Have you arrived as a candidate when a political tracker is assigned to follow you around? Trackers are hired by opposition campaigns to film and record gotcha moments. Trackers are now standard stuff. Petitioning candidate for governor Jonathan Pelto, a frequent critic of Governor Dan Malloy, has now entered the track-me world. Pelto has a number of supporters in Bridgeport toiling for petition signatures so he qualifies for the ballot. In his latest commentary Pelto shares his observations about the tracker. We also learn Pelto eschews tighty whities.
Following my speech to the Working Families Party last Saturday, I held an informal press conference outside the hall with members of the Connecticut media. While a few of the reporters are relatively new to the state, I’ve known others for well over 30 years. I have tremendous respect for the role real journalists play in our society and I always try to be responsive to their questions. Plus, without a big campaign coffer to pay for television ads, media attention will be the most important way for me to get my message and candidacy out to the voters of Connecticut.
As the reporters “peppered” me with questions, a young man that I didn’t recognize recorded every moment on his hand-held video recorder.
As our discussion in the midday sun came to end, one of the reporters was kind enough to introduce me to the videographer. Although, alas, I did not catch his name, I did catch that he is the Malloy staff person who has been assigned to be my tracker.
What is a political tracker?
Gail Collins is a columnist for the New York Times. Best known as the first woman ever to serve as the New York Times’ Editorial Page Editor, Gail is known to us in Connecticut as the person who founded the Connecticut State News Bureau, a news service providing coverage of the state capital and Connecticut politics and wrote for a number of Connecticut publications before moving on to the national level.
In a 2012 commentary piece, Gail Collins explained,
“The trackers are the people hired to follow around a candidate’s opponent and record every single thing he says or does. Maybe he’ll get tired and admit to an audience that he forged his college diploma or that he’s wanted for cattle rustling in Wyoming. Probably not. But it is possible …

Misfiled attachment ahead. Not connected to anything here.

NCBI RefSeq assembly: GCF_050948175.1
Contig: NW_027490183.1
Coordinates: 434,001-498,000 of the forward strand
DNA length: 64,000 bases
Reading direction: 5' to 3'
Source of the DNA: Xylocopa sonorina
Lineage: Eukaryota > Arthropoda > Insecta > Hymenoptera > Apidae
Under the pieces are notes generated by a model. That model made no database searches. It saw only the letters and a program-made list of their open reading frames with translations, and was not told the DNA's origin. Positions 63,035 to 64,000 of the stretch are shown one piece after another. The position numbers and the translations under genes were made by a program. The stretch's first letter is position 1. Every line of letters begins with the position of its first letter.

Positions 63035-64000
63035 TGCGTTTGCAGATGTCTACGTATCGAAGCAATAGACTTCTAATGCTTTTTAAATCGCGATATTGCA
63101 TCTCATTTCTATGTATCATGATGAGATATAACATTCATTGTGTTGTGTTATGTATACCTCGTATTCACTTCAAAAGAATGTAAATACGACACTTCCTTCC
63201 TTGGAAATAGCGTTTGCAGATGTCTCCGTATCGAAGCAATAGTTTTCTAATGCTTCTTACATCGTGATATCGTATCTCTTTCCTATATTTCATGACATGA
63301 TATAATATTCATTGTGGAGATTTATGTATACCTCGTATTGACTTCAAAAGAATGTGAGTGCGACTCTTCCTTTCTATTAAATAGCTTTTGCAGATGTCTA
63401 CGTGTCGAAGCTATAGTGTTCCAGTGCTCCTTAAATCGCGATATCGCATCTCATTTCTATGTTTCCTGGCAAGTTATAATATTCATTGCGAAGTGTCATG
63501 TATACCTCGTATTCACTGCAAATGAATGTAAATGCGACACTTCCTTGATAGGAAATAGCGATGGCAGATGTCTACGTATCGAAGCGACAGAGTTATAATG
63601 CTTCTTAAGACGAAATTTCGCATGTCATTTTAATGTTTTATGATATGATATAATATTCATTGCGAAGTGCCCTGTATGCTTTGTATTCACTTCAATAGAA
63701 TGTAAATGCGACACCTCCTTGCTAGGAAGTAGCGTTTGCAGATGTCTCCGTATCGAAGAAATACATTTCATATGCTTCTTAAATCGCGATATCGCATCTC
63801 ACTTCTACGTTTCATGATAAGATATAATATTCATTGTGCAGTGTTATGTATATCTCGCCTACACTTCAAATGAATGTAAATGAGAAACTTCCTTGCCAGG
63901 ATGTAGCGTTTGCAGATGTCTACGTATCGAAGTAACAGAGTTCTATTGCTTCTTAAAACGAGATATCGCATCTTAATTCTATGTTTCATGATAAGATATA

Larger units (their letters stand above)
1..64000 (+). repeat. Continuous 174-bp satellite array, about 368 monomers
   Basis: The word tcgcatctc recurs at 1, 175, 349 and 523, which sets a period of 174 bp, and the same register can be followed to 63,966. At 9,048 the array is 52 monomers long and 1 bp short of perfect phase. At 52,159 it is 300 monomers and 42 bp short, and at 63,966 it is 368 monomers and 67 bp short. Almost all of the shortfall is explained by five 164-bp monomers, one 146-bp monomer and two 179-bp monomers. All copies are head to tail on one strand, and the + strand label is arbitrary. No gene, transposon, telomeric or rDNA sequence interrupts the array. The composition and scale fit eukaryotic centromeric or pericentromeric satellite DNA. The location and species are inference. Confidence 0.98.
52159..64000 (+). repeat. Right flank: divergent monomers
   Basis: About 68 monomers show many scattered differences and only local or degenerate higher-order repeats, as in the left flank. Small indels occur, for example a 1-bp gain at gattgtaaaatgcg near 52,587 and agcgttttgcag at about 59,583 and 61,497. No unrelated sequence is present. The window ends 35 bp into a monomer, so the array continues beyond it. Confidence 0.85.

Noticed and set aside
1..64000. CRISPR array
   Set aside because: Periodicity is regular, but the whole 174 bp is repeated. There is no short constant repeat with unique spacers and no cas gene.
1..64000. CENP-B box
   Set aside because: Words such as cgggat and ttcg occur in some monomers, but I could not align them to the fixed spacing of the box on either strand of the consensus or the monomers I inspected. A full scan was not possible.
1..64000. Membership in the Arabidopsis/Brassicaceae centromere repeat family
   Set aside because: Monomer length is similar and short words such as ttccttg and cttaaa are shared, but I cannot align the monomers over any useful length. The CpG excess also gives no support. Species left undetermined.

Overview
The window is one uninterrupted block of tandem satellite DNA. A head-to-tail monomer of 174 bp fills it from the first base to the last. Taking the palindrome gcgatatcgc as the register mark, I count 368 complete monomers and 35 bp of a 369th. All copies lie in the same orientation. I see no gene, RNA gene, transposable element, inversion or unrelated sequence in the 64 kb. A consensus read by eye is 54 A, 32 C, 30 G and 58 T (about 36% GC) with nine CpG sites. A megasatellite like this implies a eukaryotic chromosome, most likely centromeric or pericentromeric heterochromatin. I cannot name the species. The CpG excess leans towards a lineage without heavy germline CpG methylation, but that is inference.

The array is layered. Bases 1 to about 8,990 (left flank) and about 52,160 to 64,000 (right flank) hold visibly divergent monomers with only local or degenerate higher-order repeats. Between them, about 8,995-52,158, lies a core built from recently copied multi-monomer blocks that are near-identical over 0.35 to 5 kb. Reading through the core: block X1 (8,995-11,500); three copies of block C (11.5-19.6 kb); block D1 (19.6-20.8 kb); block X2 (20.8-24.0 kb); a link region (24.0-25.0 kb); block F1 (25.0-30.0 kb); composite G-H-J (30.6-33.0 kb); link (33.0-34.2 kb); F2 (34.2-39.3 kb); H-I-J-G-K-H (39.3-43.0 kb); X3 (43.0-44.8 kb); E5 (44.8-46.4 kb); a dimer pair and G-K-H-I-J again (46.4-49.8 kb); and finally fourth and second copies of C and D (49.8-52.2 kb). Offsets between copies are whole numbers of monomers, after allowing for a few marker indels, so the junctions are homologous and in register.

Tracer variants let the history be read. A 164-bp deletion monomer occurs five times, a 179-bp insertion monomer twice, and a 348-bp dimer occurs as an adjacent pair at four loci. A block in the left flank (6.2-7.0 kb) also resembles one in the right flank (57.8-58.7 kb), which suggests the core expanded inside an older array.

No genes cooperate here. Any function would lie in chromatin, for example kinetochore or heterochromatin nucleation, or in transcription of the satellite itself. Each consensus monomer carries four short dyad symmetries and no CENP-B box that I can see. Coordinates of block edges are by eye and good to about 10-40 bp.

So no campaign should be without an opposition tracker. Honestly, if a candidate for the U.S. Senate is not being constantly trailed by some earnest young person with an HD camera, it means that she is so hopelessly behind in the polls that nobody cares if she crashes her car into an Adopt-a-Pet van. It’s sort of insulting. I’ll bet there are borderline candidates out there who hire someone to pose as a tracker just so people will think they’re being taken seriously.
You may be wondering about job requirements. Chris Harris, the spokesman for American Bridge 21st Century, a Democratic research organization that employs 18 trackers, says they need to be “part cinematographer and part political operative” as well as “generally versed in policy and history.”
However, the most critical qualification for a tracker is to know what the trackee looks like. This came up recently in Indiana when a man who was hired to track Representative Joe Donnelly, the Democratic Senate candidate, mistakenly wound up tailing a criminal court judge named Jose Salinas, who believed that he was being stalked by an aggrieved former defendant and went to the police.”
In my case, I’m cautiously optimistic that my tracker will be able to recognize my distinctive look because the whole situation reminds me of Steve Martin’s epic statement in the 1979 movie “The Jerk” when he said
“The new phone book’s here! The new phone book’s here! This is the kind of spontaneous publicity I need. My name in print. That really makes somebody. Things are going to start happening to me now!”
That said, I hope that my tracker doesn’t film me in my boxers taking out the dog, but I suppose I should try to live by the words attributed to the great P.T. Barnum who is supposed to have said, “I don’t care what the newspapers say about me as long as they spell my name right.”
The only odd thing was that when I asked him if he was working for the Malloy campaign he said that he was actually employed by Connecticut’s Democratic State Central Committee.
So let me just close with a “thank you” for all those who made donations to the Connecticut Democratic Party thinking it would help create a better, more progressive agenda for our state … Your dollars are paying for a political tracker to follow me around and I suppose I should be honored, so thanks.